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Triumph - Thunder Seven CD (album) cover

THUNDER SEVEN

Triumph

 

Prog Related

2.50 | 47 ratings

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Finnforest
Special Collaborator
Honorary Collaborator
3 stars Prog snobs, run along please

Nothing for you here. Unapologetic 80s rock fans, enjoy.

Triumph were a great live rock band. One look at their '83 US festival gig proves it as they blew most of their bigger-hyped contemporaries off the stage. However it's fair to say their studio albums have had their hits and misses. The typical Triumph album has about two or three great songs, two or three decent songs, and a few throwaways. But they weren't making albums to please progressive rock purists. They were making albums for suburban teenagers listening to FM rock radio. So despite the occasional "proggy" touches I doubt these guys cared much about being identified as such. Triumph are more in the Journey, Zebra, Foreigner, and Styx vein but with less keyboards, more guitar, and more rocking.

"Thunder Seven" is actually one of the better Triumph albums, in fact possibly their best. Again, assuming you don't mind typical suburban-glory hard rock with lyrical clichés beyond comical and bordering on criminal. The better material here is tasty stuff: soaring power ballads, nice little riffs and exceptional lead guitar, as well as good dual vocals. While not as original (or free of corporate considerations) as the great albums of the early 70s, these catchy, melodic hard rockers grow on you. The album has a nice flow, unlike some earlier one's derailed by some less consistent material. The first three tracks are hard punchy rock, the middle songs are soaring, uplifting songs, and the last couple sliding in a bit bluesier direction. It also features two short instrumentals to give a bit more room for Rik's wonderful guitar playing, one is acoustic and one electric. Supposedly this is a conceptual album about "the actions of the 21st century man" and the continuity of certain themes may be of interest to some. But what I really like is the joy and the instincts Rik always brings to his performance--I can hear his enthusiasm--and I think the band feeds on that and you can hear the little bits of extra punch everyone contributes. There seems to be a very fluid, natural energy to the songs on this album, I would call it a bit of their "live" feel coming through. The second half of the album in particular.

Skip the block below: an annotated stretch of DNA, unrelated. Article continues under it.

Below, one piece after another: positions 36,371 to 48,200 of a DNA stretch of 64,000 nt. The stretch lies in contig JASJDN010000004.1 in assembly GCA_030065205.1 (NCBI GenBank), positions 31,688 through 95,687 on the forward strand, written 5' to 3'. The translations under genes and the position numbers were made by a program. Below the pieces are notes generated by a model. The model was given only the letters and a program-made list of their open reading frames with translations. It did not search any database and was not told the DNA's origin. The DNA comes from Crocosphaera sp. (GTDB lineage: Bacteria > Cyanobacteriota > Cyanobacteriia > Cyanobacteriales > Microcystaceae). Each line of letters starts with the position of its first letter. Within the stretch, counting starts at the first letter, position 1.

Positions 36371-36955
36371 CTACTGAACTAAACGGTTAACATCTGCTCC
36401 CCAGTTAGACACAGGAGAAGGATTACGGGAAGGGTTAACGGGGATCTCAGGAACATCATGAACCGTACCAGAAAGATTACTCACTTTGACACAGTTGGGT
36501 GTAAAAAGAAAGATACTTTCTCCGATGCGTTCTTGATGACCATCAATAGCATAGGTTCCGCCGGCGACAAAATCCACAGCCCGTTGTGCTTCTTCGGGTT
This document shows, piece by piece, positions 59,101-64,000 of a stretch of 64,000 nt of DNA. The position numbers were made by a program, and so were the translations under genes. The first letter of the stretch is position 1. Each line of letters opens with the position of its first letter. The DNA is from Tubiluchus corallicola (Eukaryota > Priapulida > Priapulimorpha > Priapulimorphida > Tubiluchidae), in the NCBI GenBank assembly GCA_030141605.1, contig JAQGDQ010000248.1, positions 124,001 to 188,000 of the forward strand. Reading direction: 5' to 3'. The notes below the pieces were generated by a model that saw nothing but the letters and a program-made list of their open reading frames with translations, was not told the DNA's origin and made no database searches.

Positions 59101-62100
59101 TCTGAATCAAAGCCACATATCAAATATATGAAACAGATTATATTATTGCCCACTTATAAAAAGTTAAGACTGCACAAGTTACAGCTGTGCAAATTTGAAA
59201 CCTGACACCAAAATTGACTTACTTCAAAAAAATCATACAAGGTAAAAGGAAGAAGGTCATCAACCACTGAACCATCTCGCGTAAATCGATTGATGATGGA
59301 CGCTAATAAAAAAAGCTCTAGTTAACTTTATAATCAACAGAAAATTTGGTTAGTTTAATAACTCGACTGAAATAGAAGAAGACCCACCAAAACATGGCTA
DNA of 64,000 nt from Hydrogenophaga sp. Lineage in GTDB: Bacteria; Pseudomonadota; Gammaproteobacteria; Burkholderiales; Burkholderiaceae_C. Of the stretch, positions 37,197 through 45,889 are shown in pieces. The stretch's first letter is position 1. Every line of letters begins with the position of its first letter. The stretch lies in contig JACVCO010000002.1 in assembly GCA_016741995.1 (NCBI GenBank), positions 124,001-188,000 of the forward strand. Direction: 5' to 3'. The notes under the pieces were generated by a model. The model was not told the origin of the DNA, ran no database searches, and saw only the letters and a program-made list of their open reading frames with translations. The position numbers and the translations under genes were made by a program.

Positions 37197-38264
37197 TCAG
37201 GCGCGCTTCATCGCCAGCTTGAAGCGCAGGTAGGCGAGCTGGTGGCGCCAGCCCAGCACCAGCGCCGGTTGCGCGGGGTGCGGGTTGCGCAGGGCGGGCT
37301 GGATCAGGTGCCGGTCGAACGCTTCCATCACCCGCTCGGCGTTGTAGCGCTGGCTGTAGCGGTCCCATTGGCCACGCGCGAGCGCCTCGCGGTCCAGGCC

This would be a peak of sorts and is certainly as good as comparable fare from 1980s Blue Oyster Cult, Journey, Rainbow, or Robert Plant. But again, one must enjoy FM hard rock for what it is rather than judging it against bands with different creative aspirations. I was a prog snob myself for a while but upon revisiting my old musical turf I find things like Triumph, Benatar, and AC/DC as much fun as they once were. Not everything has to be difficult and cerebral. After "Thunder Seven" things began to deteriorate for Triumph. Sales were waning, the label wanted outside writers and the band began splintering. The next couple of albums would get tighter and more polished, but "Thunder Seven" remains the best combination of the band's talents and personable, everyman dynamic....plus they still sound like they're having a lot of fun, a vibe I find missing on the next two releases.

So go ahead, roll down your window and sing along. Time is short. 7/10.

Finnforest | 3/5 |

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